Inflation won't stop American consumers from opening their wallets to the nation's retailers this year on Black Friday and Cyber Monday.

That's according to a Numerator survey released this morning, which finds that 78% of Americans plan to stick to the old tradition of shopping on Black Friday, followed by Cyber Monday (50%), Saturday (43%), Thanksgiving Day (25%), and Sunday (24%).

The "Thanksgiving survey" was conducted on 1,090 consumers between Nov. 4 and Nov. 7, 95% of whom plan to celebrate Thanksgiving. It demonstrates consumer celebration and shopping plans with added classification by generation. In addition, it illustrates how expected inflation impacts with views across Numerator's New Realities Consumer Segments, which group shoppers based on various financial and lifestyle factors.

"Despite inflationary concerns and tighter budgets, over half of shoppers still plan to pull out their wallets for a blockbuster weekend of holiday sales," said Amanda Schoenbauer, Numerator Analyst. "Consumers expect to use Black Friday and Cyber Weekend sales to purchase holiday gifts (61%) in addition to marked-down everyday goods (25%)."

These gifts will be intended for household members (42%) and shoppers (36%).

Regarding the types of gifts, Toys & Games are near the top of the list, with 37% of consumers planning to purchase them. Rounding out the top five categories are Apparel & Shoes (36%) of consumers), Gift Cards (33%), Home Goods (31%), and Electronics (30%).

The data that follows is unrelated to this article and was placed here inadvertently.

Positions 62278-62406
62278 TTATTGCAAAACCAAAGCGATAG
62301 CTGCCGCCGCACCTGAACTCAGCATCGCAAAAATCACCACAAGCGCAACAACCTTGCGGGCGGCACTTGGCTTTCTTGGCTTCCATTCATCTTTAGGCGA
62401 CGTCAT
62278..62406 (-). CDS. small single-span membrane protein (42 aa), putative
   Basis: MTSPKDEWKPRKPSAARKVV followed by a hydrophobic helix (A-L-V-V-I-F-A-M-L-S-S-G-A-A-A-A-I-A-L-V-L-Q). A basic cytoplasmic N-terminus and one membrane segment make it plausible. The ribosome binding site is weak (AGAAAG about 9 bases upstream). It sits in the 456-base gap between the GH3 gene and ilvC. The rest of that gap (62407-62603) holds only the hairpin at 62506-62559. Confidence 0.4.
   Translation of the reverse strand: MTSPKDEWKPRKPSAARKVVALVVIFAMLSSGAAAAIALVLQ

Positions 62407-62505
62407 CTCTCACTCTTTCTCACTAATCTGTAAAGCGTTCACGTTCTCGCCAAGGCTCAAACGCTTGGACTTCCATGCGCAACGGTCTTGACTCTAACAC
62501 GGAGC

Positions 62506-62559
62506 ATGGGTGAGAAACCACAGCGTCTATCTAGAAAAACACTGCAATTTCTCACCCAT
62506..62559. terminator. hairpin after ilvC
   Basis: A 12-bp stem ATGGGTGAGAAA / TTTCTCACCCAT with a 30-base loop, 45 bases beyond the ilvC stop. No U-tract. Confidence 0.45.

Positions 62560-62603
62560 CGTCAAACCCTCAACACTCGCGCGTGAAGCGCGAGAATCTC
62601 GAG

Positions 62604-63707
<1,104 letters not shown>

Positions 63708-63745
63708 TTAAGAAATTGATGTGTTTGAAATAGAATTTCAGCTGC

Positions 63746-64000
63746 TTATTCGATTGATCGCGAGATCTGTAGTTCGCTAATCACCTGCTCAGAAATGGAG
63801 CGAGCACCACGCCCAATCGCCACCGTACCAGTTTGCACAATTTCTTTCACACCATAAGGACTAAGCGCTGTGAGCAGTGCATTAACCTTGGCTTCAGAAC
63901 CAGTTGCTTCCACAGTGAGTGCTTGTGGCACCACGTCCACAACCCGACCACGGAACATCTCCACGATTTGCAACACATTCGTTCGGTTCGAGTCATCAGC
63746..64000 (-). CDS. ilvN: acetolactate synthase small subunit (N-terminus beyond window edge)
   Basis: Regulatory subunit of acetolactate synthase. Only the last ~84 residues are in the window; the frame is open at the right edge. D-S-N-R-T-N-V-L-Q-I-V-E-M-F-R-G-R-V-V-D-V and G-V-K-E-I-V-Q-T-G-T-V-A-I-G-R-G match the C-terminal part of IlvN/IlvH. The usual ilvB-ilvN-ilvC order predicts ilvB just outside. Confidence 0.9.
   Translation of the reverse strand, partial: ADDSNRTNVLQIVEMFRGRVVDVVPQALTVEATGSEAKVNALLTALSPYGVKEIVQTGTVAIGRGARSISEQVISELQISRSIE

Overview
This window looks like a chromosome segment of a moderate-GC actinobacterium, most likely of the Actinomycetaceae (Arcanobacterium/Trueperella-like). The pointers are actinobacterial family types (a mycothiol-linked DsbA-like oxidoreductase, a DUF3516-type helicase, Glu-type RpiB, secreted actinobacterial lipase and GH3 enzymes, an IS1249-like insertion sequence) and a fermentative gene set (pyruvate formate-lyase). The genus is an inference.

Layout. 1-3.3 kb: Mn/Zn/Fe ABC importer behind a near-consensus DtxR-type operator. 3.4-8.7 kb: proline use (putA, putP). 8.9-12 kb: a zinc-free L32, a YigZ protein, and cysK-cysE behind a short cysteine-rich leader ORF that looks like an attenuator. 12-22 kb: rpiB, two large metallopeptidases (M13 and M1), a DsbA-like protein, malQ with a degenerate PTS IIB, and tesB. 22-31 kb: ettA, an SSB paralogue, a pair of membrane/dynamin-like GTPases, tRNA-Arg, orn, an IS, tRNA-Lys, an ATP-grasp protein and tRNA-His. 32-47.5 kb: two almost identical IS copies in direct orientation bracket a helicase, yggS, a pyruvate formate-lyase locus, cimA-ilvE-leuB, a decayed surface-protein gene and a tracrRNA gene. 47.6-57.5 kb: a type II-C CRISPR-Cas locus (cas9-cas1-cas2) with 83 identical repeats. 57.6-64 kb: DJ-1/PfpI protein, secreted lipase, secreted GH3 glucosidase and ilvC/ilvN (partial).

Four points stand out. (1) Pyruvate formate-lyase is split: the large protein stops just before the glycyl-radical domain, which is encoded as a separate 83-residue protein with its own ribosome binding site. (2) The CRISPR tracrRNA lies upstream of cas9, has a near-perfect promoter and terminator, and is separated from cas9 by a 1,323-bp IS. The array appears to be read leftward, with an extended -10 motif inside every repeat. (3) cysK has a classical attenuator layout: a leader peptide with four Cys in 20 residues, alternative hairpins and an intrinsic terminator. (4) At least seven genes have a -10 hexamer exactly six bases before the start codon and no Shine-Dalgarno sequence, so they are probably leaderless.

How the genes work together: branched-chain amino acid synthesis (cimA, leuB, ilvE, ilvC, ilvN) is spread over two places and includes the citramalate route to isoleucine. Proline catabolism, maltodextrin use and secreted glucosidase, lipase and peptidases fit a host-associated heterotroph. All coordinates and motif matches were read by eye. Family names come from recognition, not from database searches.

While inflation may not stop shoppers from heading to the brick-and-mortar stores or pressing the "buy" button on the shopping screen, it may temper their enthusiasm for upping up spending compared to last year.

The Michigan University Consumer Sentiment Survey released on Wednesday showed that consumer sentiment fell 5% below October, offsetting about one-third of the gains posted since the record low in June.

"Along with the ongoing impact of inflation, consumer attitudes have also been weighed down by rising borrowing costs, declining asset values, and weakening labor market expectations," said Joanne W. Hsu, the Director of the Surveys of Consumers, in a note accompanying the release of the October data.

"Buying conditions for durables, which had markedly improved last month, decreased most sharply in November, falling back 19% to its September level on the basis of high interest rates and continued high prices. Long-term business conditions declined a more modest 6%, while short-term business conditions and personal finances were essentially unchanged, Hsu said.

A new report that just came out from Allianz Trade this morning titled Black Friday for consumers, Bleak Friday for retailers argues that retailers must have a delicate balance this Holiday Season between volumes and prices on the one side and profitability and liquidity on the other.

"Retailers expecting high demand and keeping prices relatively high may preserve their profit margins but face the risk of disappointing sales volumes translating into rising inventories and deteriorating liquidity," said the report. "On the other hand, retailers expecting low demand and granting generous discounts may see satisfactory sales volumes and inventories going down, but at a substantial cost: an average -20% price cut dilutes gross margins by -13pps (furniture retailers) to -17pps (electronics retailers) depending on product segments."